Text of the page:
As mayor-president Sharon Weston Broome weighs her choices for the next Baton Rouge police chief, one Metro Council member is wondering if voters should decide who oversees the department.
The council member, Donna Collins-Lewis, leads a committee that's taking a close look at the city-parish Plan of Government, which is essentially East Baton Rouge's constitution. The panel held its first meeting recently, and in an interview afterward Collins-Lewis remarked that the community needs to question even the foundational principles of the local government.
The idea for the committee arose amid several questions surrounding the Plan of Government, including discussions of the mayor's authority to hire and fire the police chief, the role of Metro Council leadership and whether it might make sense to hire a professional manager to run local government operations.
Collins-Lewis suggested a top to bottom review of the city-parish's guiding document.
Should the city and the parish cease to be consolidated into one government, she wondered. Should Metro Council members serve full time? They all currently serve geographical districts, but might it make more sense to elect at-large representatives?
"These have been conversations that people have had," Collins-Lewis said.
Collins-Lewis didn't commit to backing any of the proposals but said the committee should consider its options as it dives into the rules that govern how local government operates. Ultimately the voters would have to decide whether to adopt proposed changes to the Plan of Government.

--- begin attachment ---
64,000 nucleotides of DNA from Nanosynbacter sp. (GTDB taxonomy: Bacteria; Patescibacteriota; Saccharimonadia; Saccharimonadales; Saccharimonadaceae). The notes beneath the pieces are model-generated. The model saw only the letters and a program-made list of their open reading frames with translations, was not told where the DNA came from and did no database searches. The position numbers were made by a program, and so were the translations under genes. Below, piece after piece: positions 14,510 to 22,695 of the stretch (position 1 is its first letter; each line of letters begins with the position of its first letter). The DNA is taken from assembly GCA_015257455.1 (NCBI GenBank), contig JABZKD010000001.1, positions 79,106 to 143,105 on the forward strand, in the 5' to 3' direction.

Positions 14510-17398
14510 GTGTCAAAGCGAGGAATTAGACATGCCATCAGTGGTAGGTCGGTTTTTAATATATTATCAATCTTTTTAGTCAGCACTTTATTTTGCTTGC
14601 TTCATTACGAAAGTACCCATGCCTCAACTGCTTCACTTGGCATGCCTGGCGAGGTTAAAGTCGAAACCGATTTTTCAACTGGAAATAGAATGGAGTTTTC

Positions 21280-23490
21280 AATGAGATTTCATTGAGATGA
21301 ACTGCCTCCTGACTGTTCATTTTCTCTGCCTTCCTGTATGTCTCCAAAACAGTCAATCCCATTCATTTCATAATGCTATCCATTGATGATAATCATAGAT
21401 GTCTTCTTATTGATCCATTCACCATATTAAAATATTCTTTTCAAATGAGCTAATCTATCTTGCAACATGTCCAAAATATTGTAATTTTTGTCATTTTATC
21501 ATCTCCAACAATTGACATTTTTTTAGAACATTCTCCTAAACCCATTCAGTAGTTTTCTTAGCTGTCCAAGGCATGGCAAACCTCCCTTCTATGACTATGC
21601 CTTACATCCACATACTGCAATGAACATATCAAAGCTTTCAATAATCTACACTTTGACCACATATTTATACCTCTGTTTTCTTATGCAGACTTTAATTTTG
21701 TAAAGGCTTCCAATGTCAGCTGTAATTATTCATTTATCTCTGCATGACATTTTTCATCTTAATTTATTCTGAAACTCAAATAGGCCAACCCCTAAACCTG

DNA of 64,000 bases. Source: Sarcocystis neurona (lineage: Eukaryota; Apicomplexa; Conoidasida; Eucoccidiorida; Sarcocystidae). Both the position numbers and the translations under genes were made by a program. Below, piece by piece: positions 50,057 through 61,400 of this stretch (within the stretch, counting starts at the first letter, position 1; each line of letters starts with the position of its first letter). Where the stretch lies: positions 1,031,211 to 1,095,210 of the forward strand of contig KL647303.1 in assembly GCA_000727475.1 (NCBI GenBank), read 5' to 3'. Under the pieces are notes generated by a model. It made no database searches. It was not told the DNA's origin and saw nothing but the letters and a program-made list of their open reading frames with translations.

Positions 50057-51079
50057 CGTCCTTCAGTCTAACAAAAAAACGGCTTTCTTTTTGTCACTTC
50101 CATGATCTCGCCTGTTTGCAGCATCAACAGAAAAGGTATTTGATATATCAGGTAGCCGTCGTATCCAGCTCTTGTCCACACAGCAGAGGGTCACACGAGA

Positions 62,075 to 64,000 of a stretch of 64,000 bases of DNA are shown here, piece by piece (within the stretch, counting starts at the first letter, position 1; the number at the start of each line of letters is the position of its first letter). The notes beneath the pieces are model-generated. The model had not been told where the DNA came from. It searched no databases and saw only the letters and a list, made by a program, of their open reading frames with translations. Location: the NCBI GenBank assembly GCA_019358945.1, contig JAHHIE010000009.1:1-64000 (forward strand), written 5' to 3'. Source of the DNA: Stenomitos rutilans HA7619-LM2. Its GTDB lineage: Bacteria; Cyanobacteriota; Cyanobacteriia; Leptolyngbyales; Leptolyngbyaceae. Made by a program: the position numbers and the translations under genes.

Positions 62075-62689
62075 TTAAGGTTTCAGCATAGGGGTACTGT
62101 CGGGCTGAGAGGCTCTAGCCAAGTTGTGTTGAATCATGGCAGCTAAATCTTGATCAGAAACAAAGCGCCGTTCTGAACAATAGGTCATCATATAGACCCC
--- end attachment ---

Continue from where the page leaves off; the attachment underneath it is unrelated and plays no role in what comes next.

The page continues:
Councilman Chandler Loupe, when told of some of Collins-Lewis's proposed debates, said he was expecting more of a discussion of meeting rules than whether to make fundamental revisions to the Plan of Government.
"Those obviously would be very big changes for the city-parish," he said.
The city of Baton Rouge and the Parish of East Baton Rouge are governed as one unit. The person at the top is both the mayor of the city and the president of the parish, and the legislative body is the Metropolitan Council, rather than a city council and a separate parish council or police jury. In addition to the unincorporated areas that lie outside the city limits of Baton Rouge there are three municipalities — Baker, Central and Zachary — each with their own leaders that provide many government services to their respective residents.
Loupe thinks separating the city and parish government would be so legally tricky that he doesn't expect it to happen in his lifetime. Just figuring out how the taxes would be collected could be hard to untangle, he said.
Loupe said he'd be open to talking about consolidating some police functions between the sheriff's office and the various municipal forces, but doesn't favor making the Baton Rouge chief an elected position.
"First blush, no that's not a good idea," he remarked.
Councilwoman Tara Wicker, who serves on the committee with Collins-Lewis and Loupe has mixed views on possibly revising the Plan of Government.
On one hand, she said, residents have never been so interested in having a chance to be involved in the conversation about how to address policing. Yet she also wants a chief and a mayor-president who can get along, and the voters could elect two people who don't work well together.
"The jury's still out for me ... there's a lot to discuss on that."
The same applies to the idea of peeling the city and parish apart, Wicker said.